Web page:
Third Culture Country: Expat Life in a Pandemic

Photo Credit: 188163769 © Evgenia Sudakova | Dreamstime.com

It is ironic the year I am applying for permanent residency in Germany is also the year I have most deeply wanted to go back to America. Part of this longing is the pandemic, I simply miss my family, but it is also political. Over the past four years, people have stopped asking why I want to live in Germany. While America has glaring problems with healthcare, education, LGBTQ+ rights, and systemic racism, the recent election was like seeing a tender green shoot sprout from the snow.

Of course, even if I were treading American soil, I wouldn’t yet be allowed to go to Grandma’s house for coffee or sit on my dad’s sofa for a nice long chat, but things would be EASY there. No more Fiktionsbescheinigung or Auftenhaltstitel. No more Ausländerbehörde. I could throw a dart at a US map and move to any state I hit without having to worry about an Anmeldung or Abmeldung. I’d have to register a car or gun or (possibly) a dog, but at least I could fill out paperwork without the help of google translate.

It’s not just the legalese that would be easier, but living would be easier. I could buy a gallon of milk instead of a liter. A gallon! It’s four times the size of a liter. I vaguely remember buying such a thing, but it seems incredible now. What did I even do with such quantities of milk? I don’t drink milk these days, but I know the enormous jug would fit inside an American refrigerator. In my apartment here in Germany, any furniture bigger than a single bed has to be airlifted through an upper story window. In the states, if I wanted that gallon of milk at 2 A.M. on a Sunday, I could run to the nearest 24-hour Wal-Mart. Of course, I wouldn’t WANT to be at Wal-Mart that time of morning, but I COULD.

And DATING…oh, Lord, how easy that would be! I could flirt appropriately. I could understand jokes. I could actually read a person without the cultural wall obstructing my view. I could tell someone any story from my childhood and have them understand it on a common level. Growing up in working-class America is vastly different from growing up under other social systems. Even if my mother only had twenty bucks a week to spend on groceries, she had a choice of what to buy. This wasn’t the case for my friend who grew up in the USSR.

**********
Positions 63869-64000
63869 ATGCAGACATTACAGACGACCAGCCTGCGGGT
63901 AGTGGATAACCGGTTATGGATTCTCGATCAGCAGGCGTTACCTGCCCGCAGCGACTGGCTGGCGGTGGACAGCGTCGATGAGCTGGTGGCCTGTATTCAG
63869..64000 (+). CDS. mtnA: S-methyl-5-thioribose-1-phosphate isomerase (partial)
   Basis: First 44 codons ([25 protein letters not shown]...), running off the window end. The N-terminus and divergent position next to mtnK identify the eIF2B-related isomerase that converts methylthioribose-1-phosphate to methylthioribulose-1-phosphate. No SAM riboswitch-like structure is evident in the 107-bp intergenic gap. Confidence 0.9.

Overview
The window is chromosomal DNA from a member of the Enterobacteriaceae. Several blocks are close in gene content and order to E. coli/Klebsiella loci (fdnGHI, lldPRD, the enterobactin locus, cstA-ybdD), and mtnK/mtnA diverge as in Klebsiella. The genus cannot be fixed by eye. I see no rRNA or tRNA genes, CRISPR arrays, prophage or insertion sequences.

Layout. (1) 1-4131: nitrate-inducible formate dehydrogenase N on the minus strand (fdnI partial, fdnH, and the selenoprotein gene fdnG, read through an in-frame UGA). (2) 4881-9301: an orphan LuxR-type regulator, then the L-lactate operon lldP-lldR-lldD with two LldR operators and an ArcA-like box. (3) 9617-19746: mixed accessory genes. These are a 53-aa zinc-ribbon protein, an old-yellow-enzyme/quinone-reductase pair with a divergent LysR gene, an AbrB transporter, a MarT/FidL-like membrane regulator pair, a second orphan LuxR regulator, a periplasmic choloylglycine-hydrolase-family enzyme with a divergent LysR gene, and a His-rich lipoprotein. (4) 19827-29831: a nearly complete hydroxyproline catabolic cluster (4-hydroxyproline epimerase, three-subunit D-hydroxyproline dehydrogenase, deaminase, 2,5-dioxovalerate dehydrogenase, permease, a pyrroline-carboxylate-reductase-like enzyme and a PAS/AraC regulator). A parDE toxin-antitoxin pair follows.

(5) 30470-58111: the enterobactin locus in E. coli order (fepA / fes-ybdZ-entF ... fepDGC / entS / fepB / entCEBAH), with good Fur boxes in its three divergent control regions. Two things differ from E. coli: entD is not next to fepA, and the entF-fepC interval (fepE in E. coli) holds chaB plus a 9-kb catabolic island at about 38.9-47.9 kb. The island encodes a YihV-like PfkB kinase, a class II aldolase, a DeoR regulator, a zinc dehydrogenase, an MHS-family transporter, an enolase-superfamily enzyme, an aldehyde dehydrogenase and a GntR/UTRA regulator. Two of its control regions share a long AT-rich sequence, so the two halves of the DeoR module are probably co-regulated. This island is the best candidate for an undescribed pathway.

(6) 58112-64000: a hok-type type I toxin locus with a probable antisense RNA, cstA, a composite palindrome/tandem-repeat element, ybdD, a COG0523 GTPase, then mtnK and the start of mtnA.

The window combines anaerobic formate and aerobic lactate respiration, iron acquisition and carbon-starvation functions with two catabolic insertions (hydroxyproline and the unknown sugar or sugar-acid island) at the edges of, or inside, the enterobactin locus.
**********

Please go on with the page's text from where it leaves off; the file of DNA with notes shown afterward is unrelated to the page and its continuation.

Yet, here I am in Germany. Why AM I here?

Originally, I stayed in Germany because I landed a good job here. I also felt it was a safer place to raise my kids (particularly my transgender child). I thought the school system would set the kids up for great (and affordable) educations. I didn’t worry that a trip to the emergency room would bankrupt me. I bungled things, for sure. Not knowing the system meant we were set adrift in it. Life as an expat often feels like trying to cobble together driftwood for a raft. You grab at anything and hope it keeps you afloat.

A while ago, a friend asked what my expectations were of living in Germany. I genuinely don’t know. I have broad outlines of what I want my future to look like, but I’ve never picked up the fine brush to paint the eyelashes. Maybe the pandemic is finally getting to me. Everything is cold and gray. The sky. My spirit. My creativity. The last 12 months have been like one of those movies where things keep going wrong and you eagerly await the resolution.

On Friday I received an email telling me I’m no longer needed for that job I’d landed nearly seven years ago. Though I wasn’t working full-time, the job was a part of my identity. I had been a stay at home mom for 20 years, and it was the first job that offered some form of independence. With that possibility gone, it’s spun me deeper into this mid-life/pandemic crisis vortex. Because I never worked full-time outside the home, I am underqualified for most jobs. I am educated, yes. But my actual work experience is spotty. I’ve been doing online training to update my skills, but is it feasible to re-train at age 47? If so, what do I even want to do?

Who am I? What am I doing with my life?